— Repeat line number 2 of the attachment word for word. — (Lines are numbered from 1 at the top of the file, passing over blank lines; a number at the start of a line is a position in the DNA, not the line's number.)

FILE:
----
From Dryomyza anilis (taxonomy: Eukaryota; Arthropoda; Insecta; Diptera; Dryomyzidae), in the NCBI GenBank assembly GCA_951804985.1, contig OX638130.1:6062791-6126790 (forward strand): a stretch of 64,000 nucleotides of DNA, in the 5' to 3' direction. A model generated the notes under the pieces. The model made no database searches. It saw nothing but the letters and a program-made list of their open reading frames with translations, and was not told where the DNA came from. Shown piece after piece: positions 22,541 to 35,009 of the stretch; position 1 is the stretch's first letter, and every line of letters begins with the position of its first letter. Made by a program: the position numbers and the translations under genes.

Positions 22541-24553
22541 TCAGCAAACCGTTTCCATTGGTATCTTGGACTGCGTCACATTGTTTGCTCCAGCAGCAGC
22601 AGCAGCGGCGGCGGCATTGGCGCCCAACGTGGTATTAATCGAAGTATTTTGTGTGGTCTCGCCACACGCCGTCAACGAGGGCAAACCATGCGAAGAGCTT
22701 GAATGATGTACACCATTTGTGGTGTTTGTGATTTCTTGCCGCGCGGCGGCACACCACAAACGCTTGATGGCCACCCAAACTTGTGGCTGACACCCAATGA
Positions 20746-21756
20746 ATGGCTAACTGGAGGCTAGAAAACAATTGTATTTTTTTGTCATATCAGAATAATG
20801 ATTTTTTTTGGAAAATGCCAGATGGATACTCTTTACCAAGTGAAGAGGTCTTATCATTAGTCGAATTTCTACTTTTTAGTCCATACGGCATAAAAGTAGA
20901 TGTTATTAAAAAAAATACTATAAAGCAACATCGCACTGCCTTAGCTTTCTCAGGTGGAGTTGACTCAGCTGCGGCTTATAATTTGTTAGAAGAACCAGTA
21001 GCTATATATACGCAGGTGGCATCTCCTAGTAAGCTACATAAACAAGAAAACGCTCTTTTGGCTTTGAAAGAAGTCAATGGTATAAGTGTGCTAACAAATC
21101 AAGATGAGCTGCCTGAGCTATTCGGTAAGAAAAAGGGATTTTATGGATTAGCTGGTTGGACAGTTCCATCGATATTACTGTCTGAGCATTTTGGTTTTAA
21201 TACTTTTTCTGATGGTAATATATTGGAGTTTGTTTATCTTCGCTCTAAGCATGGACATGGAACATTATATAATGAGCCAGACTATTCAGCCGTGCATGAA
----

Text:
Positions 22541-24553